Merck KGaA: New Data Reinforce Consistent Efficacy Profile of Erbitux in First-Line mCRC Patients with KRAS Wild-Type Tumors

DARMSTADT, Germany, January 14, 2009 – New data presented today at the 2009 American Society of Clinical Oncology Gastrointestinal Cancers Symposium (ASCO GI) in San Francisco add further evidence to the enhanced efficacy of Erbitux® (cetuximab) in metastatic colorectal cancer (mCRC) patients with KRAS wild-type tumors.

The CECOGa/CORE1.2.001 study, a randomized Phase II trial investigating the influence of KRAS status on the efficacy of Erbitux in combination with FOLFOX or FOLFIRI in the first-line treatment of 117 mCRC patients, provided a response rate (RR) of 53% in patients with KRAS wild-type tumors versus 36% in those with mutant tumors. The study also showed a trend towards improved overall survival (OS) in patients with KRAS wild-type tumors – 24.4 months for patients with KRAS wild-type tumors vs. 16.7 months for patients with KRAS mutant tumors (p=0.057).1

“It is really exciting to see such a consistent efficacy profile for Erbitux in patient populations defined by KRAS mutational status,” commented Prof Thomas Brodowicz from the University Hospital of Vienna, Austria, lead investigator of the CECOG/CORE1.2.001 study. “This further highlights the absolute necessity to define mCRC according to the KRAS status of the tumor in order to determine the most effective treatment strategy and to provide patients with the best possible outcomes.”

The results of the CECOG/CORE1.2.001 study support the pivotal Erbitux trials – the randomized Phase III study CRYSTALb, also presented at this meeting, and OPUSc, recently published in the Journal of Clinical Oncology. Patients receiving Erbitux in the CRYSTAL and OPUS trials who had KRAS wild-type tumors showed similar response rates to those in the CECOG/CORE1.2.001 study, at 59%2 and 61%,3 respectively.

The outcomes of the randomized CELIMd trial, also presented at ASCO GI, further support the data presented from the CRYSTAL and CECOG/CORE1.2.001 studies, which showed that the addition of Erbitux to standard chemotherapy in patients with unresectable liver metastases leads to high response rates. In the CELIM study, 79% of patients with KRAS wild-type tumors experienced distinct tumor shrinkage, and of these patients, 42% were able to undergo surgical resection and 35% were able to have the tumor completely removed (R0 resection).4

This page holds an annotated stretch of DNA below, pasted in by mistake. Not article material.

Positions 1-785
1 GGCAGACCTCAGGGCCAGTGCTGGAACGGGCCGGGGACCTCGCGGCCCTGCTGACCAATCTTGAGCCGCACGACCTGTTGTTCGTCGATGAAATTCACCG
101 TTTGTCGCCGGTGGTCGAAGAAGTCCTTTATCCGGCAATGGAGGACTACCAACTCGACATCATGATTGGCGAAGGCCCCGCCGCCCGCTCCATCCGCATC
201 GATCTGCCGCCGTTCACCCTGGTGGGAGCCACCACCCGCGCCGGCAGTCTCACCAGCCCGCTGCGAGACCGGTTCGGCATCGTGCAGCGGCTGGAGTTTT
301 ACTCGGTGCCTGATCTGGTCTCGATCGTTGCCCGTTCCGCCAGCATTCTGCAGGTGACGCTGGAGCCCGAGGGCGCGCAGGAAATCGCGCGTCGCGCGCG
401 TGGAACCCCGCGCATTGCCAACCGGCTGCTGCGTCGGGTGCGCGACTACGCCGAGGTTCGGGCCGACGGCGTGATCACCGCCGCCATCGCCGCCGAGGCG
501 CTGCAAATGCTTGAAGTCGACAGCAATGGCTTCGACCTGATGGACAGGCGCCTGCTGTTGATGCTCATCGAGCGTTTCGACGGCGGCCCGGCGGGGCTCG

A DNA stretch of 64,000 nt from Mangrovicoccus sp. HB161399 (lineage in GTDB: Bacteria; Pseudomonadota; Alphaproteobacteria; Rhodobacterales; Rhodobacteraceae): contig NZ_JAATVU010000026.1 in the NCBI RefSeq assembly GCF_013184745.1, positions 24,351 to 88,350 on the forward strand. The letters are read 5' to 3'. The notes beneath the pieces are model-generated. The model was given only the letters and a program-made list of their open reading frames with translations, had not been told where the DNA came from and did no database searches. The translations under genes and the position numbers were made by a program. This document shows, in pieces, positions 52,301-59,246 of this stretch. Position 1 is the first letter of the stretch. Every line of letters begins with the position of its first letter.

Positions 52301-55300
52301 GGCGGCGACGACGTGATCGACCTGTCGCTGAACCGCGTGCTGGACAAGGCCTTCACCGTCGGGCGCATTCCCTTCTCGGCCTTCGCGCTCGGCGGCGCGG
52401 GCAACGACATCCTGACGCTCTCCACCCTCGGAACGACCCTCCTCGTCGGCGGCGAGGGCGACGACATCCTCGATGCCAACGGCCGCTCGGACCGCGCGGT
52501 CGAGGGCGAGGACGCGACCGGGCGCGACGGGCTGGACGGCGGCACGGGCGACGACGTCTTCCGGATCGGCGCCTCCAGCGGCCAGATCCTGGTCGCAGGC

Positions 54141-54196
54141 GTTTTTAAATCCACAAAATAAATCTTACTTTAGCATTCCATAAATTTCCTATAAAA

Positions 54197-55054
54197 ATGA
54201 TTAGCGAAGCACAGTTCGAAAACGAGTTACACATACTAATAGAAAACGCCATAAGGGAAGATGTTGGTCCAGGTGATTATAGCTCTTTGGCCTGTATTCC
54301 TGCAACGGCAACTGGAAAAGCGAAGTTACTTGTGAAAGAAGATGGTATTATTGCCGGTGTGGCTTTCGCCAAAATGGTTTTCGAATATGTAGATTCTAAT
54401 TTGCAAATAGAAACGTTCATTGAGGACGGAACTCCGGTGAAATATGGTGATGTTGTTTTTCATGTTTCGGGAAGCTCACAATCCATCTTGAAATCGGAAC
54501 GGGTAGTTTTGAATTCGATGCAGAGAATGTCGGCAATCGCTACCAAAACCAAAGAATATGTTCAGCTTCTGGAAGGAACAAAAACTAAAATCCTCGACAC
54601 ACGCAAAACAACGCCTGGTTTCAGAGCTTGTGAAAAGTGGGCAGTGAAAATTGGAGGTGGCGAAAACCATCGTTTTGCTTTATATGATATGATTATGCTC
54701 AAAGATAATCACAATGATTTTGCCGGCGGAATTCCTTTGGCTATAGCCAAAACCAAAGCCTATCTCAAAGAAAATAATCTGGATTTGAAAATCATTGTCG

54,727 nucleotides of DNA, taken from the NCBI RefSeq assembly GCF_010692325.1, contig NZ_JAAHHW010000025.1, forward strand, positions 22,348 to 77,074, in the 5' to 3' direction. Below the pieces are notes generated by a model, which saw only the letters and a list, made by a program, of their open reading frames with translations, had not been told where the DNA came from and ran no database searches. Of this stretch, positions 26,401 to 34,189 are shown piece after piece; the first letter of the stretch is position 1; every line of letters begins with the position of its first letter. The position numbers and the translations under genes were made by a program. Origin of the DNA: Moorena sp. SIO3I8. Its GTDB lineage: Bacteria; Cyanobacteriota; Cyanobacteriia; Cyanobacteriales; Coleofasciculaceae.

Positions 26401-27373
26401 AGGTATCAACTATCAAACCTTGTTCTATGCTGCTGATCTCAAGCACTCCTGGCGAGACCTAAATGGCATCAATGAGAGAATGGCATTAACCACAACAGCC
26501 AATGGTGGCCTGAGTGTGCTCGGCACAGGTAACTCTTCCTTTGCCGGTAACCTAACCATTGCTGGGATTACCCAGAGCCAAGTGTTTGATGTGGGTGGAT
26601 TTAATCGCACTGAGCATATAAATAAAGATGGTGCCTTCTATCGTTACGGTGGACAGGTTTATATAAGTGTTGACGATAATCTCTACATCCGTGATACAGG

“The data demonstrating the efficacy of Erbitux in KRAS wild-type mCRC tumors are really mounting up now and for physicians this can only help ease the treatment decision-making process,” commented Dr. Wolfgang Wein, Executive Vice President, Oncology, Merck Serono. “Tailoring treatment for mCRC is now a reality. Through a simple diagnostic test, patients can be provided with a treatment that is most likely to succeed in their tumor type.”

More than 370,000 people develop colorectal cancer in Europe every year, accounting for 13% of the total cancer burden and around 200,000 deaths.5 Around a quarter of CRC patients present with metastatic disease6 and for these patients survival rates are as low as 5%.7 Approximately 65% of mCRC patients have KRAS wild-type tumors.8

a CECOG: Central European Cooperative Oncology Group
b CRYSTAL: Cetuximab combined with iRinotecan in first-line therapY for metaSTatic colorectAL cancer
c OPUS: OxaliPlatin and cetUximab in firSt-line treatment of mCRC
d CELIM: Randomized multicenter study of CEtuximab plus FOLFOX or FOLFIRI in neoadjuvant treatment of non-resectable colorectal LIver Metastases

References

1. Brodowicz T, et al. ASCO GI 2009; Abstract No: 381.

2. Rougier P, et al. ASCO GI 2009; Abstract No: 443.

3. Bokemeyer C, et al. J Clin Oncol 2008; published online ahead of print Dec 29 (doi:10.1200/JCO.2008.20.8397).

4. Folprecht G, et al. ASCO GI 2009; Abstract No: 296.

5. Parkin DM, et al. CA Cancer J Clin 2005;55:72-108.

6. Cunningham D and Findley M. Eur J Cancer 1993;29A(15):2077-2079.

7. Macdonald JS. CA Cancer J Clin 1999;49(4):202-219.

8. Van Cutsem E, et al. ESMO 2008; Abstract No: 710.

For more information on Erbitux in colorectal, head & neck and non-small cell lung cancer, please visit: www.globalcancernews.com.

About Erbitux
Erbitux® is a first-in-class and highly active IgG1 monoclonal antibody targeting the epidermal growth factor receptor (EGFR). As a monoclonal antibody, the mode of action of Erbitux is distinct from standard non-selective chemotherapy treatments in that it specifically targets and binds to the EGFR. This binding inhibits the activation of the receptor and the subsequent signal-transduction pathway, which results in reducing both the invasion of normal tissues by tumor cells and the spread of tumors to new sites. It is also believed to inhibit the ability of tumor cells to repair the damage caused by chemotherapy and radiotherapy and to inhibit the formation of new blood vessels inside tumors, which appears to lead to an overall suppression of tumor growth.